North Little Rock, AR

Overall SnackAbility

4
/10

Population: 66,282

HHI: 4,140
% White: 46.1%
% African American: 44.4%
% Asian: 0.8%
More on North Little Rock: PhotosData

North Little Rock is a city in Pulaski County, Arkansas, United States, across the Arkansas River from Little Rock in the central part of the state. The population was 62,304 at the 2010 census. North Little Rock, along with Little Rock and Conway, anchors the six-county Little Rock-North Little Rock-Conway Metropolitan Statistical Area, which is further included in the Little Rock-North Little Rock Combined Statistical Area with 902,443 residents.

Magnolia, AR

Overall SnackAbility

4
/10

Population: 11,573

HHI: 4,269
% White: 48.4%
% African American: 43.7%
% Asian: 2.3%
More on Magnolia: PhotosData

Magnolia is a city in Columbia County, Arkansas, United States. As of the 2010 census the population was 11,577. The city is the county seat of Columbia County.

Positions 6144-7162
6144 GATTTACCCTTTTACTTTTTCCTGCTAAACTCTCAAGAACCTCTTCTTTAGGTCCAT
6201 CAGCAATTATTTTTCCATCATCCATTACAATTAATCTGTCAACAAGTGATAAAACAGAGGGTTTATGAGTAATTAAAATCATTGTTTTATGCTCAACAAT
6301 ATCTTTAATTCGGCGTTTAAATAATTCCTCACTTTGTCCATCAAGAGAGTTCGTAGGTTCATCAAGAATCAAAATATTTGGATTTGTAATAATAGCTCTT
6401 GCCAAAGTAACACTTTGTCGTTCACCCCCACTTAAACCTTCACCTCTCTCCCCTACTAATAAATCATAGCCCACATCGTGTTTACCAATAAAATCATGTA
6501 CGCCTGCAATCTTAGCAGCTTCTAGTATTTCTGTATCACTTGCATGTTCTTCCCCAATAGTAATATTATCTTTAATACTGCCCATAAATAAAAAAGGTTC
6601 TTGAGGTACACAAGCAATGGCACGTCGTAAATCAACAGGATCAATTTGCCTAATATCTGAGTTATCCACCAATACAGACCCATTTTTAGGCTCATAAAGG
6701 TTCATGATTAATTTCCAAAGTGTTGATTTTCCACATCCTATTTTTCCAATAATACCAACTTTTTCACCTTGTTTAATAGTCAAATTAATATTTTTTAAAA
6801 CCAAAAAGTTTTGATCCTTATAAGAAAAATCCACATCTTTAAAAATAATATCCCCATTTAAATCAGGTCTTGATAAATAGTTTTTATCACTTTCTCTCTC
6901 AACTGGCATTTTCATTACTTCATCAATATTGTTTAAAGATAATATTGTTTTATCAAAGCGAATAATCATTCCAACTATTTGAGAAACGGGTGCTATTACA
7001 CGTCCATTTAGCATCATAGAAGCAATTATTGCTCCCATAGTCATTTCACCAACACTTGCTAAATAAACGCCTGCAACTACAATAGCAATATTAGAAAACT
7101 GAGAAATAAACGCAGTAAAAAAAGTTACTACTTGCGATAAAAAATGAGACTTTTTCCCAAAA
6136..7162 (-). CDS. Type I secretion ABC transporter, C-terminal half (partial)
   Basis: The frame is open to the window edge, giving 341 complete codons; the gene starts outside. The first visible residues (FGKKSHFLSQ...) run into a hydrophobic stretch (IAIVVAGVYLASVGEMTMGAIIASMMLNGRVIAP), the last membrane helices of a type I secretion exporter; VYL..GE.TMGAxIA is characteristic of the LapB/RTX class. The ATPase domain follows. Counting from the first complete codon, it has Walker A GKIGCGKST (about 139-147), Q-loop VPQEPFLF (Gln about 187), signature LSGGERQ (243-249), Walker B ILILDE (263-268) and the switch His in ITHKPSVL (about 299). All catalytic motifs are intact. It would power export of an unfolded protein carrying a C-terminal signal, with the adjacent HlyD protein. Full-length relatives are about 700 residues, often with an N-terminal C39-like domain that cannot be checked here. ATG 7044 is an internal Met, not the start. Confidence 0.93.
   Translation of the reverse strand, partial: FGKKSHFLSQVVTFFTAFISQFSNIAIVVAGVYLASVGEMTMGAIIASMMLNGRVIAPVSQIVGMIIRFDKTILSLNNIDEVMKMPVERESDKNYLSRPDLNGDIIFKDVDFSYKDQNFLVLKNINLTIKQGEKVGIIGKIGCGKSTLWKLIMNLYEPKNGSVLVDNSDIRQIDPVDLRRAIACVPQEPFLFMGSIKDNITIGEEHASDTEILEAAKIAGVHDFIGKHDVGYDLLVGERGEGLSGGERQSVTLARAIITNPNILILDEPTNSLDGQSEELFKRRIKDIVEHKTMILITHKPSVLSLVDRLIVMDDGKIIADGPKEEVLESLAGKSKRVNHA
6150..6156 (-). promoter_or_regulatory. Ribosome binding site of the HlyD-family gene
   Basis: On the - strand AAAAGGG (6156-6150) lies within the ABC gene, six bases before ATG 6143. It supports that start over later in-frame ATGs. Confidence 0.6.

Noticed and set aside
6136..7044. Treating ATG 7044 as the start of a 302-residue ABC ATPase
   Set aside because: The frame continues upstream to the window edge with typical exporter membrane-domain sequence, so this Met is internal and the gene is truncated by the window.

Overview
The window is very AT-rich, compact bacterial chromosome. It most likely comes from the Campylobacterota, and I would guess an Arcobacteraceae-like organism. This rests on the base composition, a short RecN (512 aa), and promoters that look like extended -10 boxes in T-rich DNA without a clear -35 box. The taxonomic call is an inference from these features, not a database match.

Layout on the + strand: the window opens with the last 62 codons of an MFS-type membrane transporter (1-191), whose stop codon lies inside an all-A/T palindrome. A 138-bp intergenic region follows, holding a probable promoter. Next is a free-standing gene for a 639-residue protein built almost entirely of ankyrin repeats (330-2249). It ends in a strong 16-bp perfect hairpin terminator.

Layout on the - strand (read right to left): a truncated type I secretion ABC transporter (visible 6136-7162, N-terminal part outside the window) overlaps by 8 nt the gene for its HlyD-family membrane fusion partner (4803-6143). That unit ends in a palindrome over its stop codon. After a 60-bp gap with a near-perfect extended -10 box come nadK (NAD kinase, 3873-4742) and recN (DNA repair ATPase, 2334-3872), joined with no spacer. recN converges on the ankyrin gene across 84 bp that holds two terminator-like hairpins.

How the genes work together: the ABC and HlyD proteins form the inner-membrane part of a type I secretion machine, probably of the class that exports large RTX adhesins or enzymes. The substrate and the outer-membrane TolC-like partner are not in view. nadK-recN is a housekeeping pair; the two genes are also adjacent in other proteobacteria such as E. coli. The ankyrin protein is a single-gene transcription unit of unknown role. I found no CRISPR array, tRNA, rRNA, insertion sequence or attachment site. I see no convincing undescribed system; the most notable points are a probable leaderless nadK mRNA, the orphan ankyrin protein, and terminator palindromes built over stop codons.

Siloam Springs, AR

Overall SnackAbility

5
/10

Population: 16,567

HHI: 4,307
% White: 60.7%
% African American: 1.9%
% Asian: 2.2%
More on Siloam Springs: PhotosData

Siloam Springs is a city in Benton County, Arkansas, United States. The city shares a border on the Arkansas-Oklahoma state line with the city of West Siloam Springs, Oklahoma, which is within the Cherokee Nation territory. The town was founded in 1882 and was characterized by the purported healing powers of the spring water feeding Sager Creek and trading with nearby Native American tribes. John Brown University was founded in 1919 as a private, interdenominational, Christian liberal arts college in the city. Today, Siloam Springs is known for its efforts to preserve and revitalize the city's historic downtown and as a promoter of the arts via Sager Creek Arts Center and the JBU art gallery. The community is located on the western edge of the growing Northwest Arkansas metropolitan area and has had a population increase of 47% to 15,039 between the 2000 and 2010 censuses.